When Was The Tipping Point For CX? It Looks Like It Started "Tipping" In 2010!

Harley Manning

Last week, I stumbled across "The Behavioral Economics Guide, 2015" (which you can find here).

I’m kind of a Daniel Kahneman/Dan Ariely junkie so I immediately started scrolling through it looking for articles of interest. And there, on page 8 . . . big score! A graphic that plots the relative Google search frequency of the term “customer satisfaction” against the search frequency of the term “customer experience.”

Here’s why this chart floats my boat: For two years — from 2008 to 2010 — we see the terms coexisting as if people couldn’t quite make up their minds as to whether they were really different or not. Then in 2010 — pow! “Customer experience” starts shooting up like a rocket, while “customer satisfaction” takes a deep dive.

(Coincidentally, in 2011, the attendance at Forrester’s CXNYC shot up to more than 1,300 people on-site, from just more than 800 people on-site in 2010. That led us to add a CX Forum West — now CX San Francisco — and CX Europe starting in 2012.)

Read more

Pitting Big Data Versus NPS Isn’t The Way To Success In CX Measurement

Maxie Schmidt-Subramanian

You might have seen a recent blog by Tony Cosentino on how “Big Data Analytics Will Displace Net Promoter Score (NPS) for Measuring Customer Experience” because “NPS is prone to error, lacks a causal link with financial metrics, and lacks actionable data.” And while Mr. Cosentino’s blog highlights a critical issue in CX measurement, it only tells part of the story.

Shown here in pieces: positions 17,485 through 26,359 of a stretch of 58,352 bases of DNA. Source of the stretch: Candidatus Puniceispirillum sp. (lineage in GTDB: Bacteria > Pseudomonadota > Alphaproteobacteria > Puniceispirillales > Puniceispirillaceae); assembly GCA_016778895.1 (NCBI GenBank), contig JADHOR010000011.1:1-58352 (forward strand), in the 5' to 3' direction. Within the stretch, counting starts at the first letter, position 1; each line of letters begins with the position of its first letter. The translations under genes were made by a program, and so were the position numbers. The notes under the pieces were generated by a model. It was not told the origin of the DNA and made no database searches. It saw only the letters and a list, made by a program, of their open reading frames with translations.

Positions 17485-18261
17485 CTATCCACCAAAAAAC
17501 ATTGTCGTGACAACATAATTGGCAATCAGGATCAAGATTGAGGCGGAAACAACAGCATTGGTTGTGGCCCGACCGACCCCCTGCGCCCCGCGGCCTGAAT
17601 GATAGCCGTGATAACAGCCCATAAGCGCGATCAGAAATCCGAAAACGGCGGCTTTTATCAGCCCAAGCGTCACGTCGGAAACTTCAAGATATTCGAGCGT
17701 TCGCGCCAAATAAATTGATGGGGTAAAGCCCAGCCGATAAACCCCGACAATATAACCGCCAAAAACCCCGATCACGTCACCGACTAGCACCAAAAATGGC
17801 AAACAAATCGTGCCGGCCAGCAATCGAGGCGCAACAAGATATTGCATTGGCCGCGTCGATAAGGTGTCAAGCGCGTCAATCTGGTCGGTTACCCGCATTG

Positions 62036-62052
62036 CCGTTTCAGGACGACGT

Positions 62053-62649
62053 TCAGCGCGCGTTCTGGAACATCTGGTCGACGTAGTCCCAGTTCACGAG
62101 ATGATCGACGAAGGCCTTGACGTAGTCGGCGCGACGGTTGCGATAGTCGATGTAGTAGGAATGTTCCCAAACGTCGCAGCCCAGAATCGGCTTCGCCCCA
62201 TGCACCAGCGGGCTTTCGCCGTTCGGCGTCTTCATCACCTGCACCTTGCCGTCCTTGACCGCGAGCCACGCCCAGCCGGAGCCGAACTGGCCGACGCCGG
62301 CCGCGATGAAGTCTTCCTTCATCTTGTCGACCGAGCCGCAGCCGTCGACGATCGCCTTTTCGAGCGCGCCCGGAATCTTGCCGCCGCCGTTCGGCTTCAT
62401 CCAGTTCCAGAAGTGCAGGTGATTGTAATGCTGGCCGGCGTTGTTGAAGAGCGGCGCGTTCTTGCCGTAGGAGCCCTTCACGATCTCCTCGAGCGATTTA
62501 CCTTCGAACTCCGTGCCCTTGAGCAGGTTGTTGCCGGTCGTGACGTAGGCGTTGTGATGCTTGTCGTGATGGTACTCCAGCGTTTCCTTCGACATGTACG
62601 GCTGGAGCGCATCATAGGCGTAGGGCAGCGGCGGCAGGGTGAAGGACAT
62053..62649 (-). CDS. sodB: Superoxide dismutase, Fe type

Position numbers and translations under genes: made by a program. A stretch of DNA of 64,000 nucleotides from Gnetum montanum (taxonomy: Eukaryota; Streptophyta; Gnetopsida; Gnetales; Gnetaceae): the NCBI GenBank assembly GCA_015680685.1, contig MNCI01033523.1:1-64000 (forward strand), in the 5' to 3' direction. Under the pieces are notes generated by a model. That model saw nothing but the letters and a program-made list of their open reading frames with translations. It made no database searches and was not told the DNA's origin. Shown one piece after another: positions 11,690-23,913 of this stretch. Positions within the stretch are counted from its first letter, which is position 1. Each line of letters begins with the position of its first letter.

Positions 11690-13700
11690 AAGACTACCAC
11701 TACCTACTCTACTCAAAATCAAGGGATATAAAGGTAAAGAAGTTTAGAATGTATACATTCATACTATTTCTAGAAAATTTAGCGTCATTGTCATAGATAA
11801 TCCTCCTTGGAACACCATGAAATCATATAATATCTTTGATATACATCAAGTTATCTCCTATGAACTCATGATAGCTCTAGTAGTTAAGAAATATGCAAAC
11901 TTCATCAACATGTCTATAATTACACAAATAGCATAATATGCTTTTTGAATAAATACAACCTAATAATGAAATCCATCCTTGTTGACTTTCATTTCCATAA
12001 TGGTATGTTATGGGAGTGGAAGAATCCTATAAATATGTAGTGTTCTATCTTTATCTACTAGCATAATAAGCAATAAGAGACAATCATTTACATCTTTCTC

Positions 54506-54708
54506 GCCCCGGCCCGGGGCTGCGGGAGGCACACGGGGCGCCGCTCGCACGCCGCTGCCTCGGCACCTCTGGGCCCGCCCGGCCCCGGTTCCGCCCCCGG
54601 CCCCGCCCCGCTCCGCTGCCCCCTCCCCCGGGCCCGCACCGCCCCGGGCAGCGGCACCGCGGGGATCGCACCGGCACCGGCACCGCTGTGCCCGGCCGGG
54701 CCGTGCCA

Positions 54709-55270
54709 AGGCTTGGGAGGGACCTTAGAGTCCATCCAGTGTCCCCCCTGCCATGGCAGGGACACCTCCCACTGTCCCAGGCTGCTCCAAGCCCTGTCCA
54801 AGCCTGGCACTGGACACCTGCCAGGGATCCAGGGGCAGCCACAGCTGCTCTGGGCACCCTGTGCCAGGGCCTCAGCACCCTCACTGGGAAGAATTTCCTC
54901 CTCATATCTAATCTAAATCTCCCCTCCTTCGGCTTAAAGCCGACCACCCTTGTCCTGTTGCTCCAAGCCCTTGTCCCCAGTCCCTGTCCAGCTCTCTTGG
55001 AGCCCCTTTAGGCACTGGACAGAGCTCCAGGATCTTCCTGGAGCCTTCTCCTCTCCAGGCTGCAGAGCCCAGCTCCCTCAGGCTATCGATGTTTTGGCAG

The problem in most CX measurement programs — whether that company uses NPS or not! — is that CX pros rely too much on surveys. That’s because of a number of factors:

Read more

Calling All CX Pros! Participate In Forrester's State Of CX Research Survey (And Receive A Copy Of The Results)

Tony Costa
Forrester's CX team is running a study on the state of customer experience in companies and would love your help. You just have to take our short (15-minute) survey. The purpose of the survey is to gain insight into:
  • How companies staff and manage their customer experience efforts.
  • Their attitudes and behaviors in relation to customer experience innovation.
  • Their attitudes and efforts related to customer experience strategy/vision.
  • Their spending priorities in 2015.

Click here to take the survey.

Responses are kept strictly confidential, and Forrester will only ever report the results of this survey in aggregate. Click here to view our privacy policy.
 
As a thank you for helping with the research, anyone who completes the survey will get a copy of our report when it comes out in late Q3 2015. The state of CX survey will be open through July 21.
 
We value your time and insight, and thank you in advance for your participation!
 

Plan Your Summer Vacation Around Customer Experience Inspiration

Rick Parrish

It's finally here. That time of year when seemingly half of the federal workforce flees Washington, D.C., for a well-deserved vacation. It's a magical time for those of us who stay behind: Less traffic shortens our commutes, the Starbuck's and food truck lines are shorter, and fewer people at meetings means more decisions get made.